Tuesday, June 18 2024

Is it even possible? Another film about Pinocchio? There are at
least forty of them to date, starting with the first silent film from 1911;
Matteo Garrone’s 2019 version with Roberto Benigni as Geppetto seemed to
have put the final seal on it—at least for us Italians. But now Disney+ is
offering its own live action and CG version by director Robert Zemeckis,
starring Tom Hanks. It was most likely a hasty release, since yet another
Pinocchio, on Netflix made by Oscar-winning director Guillermo del Toro, is
coming out this Christmas.

Will audiences still find this story interesting considering they’re
beating it into the ground? Moreover, this story about a puppet who becomes
a boy is no longer kid’s favorite book, as it once was when it first came
out. But so what? Classics like Pinocchio are destined to be
immortal. Jane Austen’s novels come to mind, by analogy: they tell of times
long gone, where girls’ only aspiration was to be chosen by Prince Charming
and become good mothers that raised good children; women finding
independence through their work was unspeakable. But “the universal” lay in
the souls of those girls and boys committed to understanding what true love
is and discovering the beauty of deeply experiencing love for their family
and sincere friendships.

, on the other hand, is a coming-of-age story with a great variety of
ideological and formal components that all ages can read (in fact, each
screenplay writer has tried to come up with his own interpretation). The
most famous theme is that of a Pinocchio who matures by making mistakes,
answering to an honest working father (Geppetto) and a loving mother who is
happy to take care of him (the Blue Fairy), with the help of the voice of
conscience and under the constant rule of the law (the carabinieri). What
Collodi wanted to tell us is in line with the morals of the bourgeois and
industrial society of the late 19th century.

If Matteo Garrone’s 2019 version is fairly aligned with the original text,
Robert Zemeckis had another goal: to be faithful to the 1940 Disney
cartoon. An initiative that should be framed within Disney’s larger project
of preserving, through versions with live actors, the copyright on its

The 1940 version—which was certainly remarkable for its animation in that
era—had already purified the text’s more violent parts and changed him from
being a mischievous brat to a naïve child, clueless about life (for
example, in the movie, Pinocchio doesn’t kill the talking cricket by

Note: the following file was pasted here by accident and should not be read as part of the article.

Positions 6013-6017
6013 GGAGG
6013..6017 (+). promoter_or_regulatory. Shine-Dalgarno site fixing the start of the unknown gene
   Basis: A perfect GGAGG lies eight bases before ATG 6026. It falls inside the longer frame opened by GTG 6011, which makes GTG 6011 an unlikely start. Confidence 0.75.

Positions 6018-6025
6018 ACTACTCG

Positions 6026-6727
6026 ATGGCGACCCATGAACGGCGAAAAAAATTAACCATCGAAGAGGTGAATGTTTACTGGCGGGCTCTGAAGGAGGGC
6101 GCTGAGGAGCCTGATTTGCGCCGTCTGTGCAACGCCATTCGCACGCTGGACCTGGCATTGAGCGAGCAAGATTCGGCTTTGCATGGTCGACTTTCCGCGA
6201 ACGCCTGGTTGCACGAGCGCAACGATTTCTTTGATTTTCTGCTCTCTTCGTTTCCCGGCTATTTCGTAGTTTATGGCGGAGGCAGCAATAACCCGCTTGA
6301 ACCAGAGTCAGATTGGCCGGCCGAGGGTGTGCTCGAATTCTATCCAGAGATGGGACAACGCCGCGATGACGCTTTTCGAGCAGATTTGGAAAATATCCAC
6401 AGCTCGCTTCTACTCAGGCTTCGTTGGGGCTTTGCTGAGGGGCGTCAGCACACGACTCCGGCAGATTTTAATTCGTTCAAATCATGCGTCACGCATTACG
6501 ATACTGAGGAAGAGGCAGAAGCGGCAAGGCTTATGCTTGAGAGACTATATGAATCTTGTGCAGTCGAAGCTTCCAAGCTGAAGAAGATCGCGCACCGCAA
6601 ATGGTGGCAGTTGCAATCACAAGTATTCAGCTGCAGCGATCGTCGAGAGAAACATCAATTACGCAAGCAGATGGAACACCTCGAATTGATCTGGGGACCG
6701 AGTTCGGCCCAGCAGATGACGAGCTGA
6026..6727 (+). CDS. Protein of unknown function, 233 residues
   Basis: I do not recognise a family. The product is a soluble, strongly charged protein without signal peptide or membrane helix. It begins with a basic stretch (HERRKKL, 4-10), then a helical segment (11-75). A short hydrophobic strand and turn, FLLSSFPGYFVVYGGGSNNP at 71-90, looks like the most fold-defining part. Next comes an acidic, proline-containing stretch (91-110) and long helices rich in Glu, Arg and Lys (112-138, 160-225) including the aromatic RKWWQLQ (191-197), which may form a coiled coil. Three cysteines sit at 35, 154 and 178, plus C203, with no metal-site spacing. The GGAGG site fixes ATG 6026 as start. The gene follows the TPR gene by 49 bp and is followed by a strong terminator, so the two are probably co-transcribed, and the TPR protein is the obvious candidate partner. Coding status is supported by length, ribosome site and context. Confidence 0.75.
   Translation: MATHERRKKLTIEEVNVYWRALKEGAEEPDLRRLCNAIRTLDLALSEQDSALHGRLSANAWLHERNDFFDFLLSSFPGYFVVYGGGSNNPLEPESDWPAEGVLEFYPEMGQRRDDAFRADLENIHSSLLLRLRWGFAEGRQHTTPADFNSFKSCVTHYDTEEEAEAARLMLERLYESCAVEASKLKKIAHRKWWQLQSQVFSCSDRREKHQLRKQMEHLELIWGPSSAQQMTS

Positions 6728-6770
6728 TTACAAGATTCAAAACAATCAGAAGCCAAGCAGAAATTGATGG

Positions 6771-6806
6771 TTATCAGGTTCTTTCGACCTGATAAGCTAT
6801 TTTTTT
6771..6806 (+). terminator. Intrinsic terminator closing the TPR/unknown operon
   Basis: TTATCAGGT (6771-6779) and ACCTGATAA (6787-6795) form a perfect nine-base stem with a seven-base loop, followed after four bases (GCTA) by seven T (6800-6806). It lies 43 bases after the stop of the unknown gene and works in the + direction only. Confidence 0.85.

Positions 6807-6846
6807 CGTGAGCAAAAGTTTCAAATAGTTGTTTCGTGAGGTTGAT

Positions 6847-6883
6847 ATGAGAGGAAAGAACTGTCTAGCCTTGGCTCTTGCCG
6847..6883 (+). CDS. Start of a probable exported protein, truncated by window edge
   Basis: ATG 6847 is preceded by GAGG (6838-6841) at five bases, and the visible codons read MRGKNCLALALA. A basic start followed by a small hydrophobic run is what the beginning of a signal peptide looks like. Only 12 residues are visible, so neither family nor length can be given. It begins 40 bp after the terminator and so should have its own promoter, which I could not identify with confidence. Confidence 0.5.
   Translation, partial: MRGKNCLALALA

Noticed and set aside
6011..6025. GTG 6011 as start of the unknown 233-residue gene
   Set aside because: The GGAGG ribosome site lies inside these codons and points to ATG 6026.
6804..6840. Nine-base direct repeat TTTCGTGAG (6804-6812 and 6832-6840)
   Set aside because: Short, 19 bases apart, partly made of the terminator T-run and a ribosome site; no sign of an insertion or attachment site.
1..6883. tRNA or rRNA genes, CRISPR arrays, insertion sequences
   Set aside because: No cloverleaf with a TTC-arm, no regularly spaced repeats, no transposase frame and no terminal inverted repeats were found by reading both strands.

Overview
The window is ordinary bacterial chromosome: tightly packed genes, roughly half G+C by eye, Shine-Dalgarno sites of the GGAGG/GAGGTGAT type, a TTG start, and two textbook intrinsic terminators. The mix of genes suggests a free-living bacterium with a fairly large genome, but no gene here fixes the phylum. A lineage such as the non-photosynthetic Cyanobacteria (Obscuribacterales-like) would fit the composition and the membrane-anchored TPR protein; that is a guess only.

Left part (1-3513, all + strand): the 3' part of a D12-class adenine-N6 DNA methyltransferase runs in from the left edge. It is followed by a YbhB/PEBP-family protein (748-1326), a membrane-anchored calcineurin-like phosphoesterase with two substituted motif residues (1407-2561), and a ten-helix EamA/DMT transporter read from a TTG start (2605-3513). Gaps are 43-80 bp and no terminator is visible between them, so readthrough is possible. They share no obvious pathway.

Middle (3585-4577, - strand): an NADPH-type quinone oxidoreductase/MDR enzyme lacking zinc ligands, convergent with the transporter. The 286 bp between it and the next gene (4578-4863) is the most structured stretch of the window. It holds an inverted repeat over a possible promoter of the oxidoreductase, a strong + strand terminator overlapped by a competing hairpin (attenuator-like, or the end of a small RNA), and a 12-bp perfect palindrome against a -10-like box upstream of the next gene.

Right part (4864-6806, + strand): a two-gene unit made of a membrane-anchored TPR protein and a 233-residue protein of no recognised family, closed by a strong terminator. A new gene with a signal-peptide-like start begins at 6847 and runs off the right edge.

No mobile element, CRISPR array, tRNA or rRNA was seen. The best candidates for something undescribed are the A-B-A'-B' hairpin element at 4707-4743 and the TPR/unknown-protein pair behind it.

crushing him, nor is he himself hanged). The 2022 version is faithful to
the 1940 film to the point of largely reproducing the same sequences and
having the protagonists say the same lines.

This remake, however, is worse than the 1940 version. There is a problem
with pacing (the entire first part about Geppetto’s life at his workshop is
unnecessarily long and detailed). Various characters appear and then vanish
without ever really being developed: the Blue Fairy appears only at the
beginning to bring the puppet to life; the cat and the fox go about their
business as Pinocchio’s pranksters but then are never seen again. The songs
aren’t memorable. Pinocchio has only one main goal that he repeats
obsessively: to make his father happy—so much so that he always cheats
himself. At least the moral aspects have been well-preserved: the cricket
becomes Pinocchio’s “minister of knowledge of good and evil and his
counselor in moments of temptation.”

The few variations from the 1940 version are: having intensified Geppetto’s
grief, as he turns out to be a widower who also lost his son, and the
introduction of a circus girl who tries to help the wooden boy escape the
villainous Stromboli. Through this encounter, Pinocchio discovers the
tenderness of affection with this girl who was inserted to make up for the
lack of female characters. Toward the end, we see a substantial shift from
the original text and any film version. After all, analyzing recent Disney
productions, we might have expected this: special attention is paid to
Pinocchio’s “being different.” Geppetto is grateful to Pinocchio for
rescuing him, he loves him for who he is, and he does not feel like
Pinocchio needs to be transformed into a flesh-and-blood child. Following
this ending, it is very likely that there will be a sequel.


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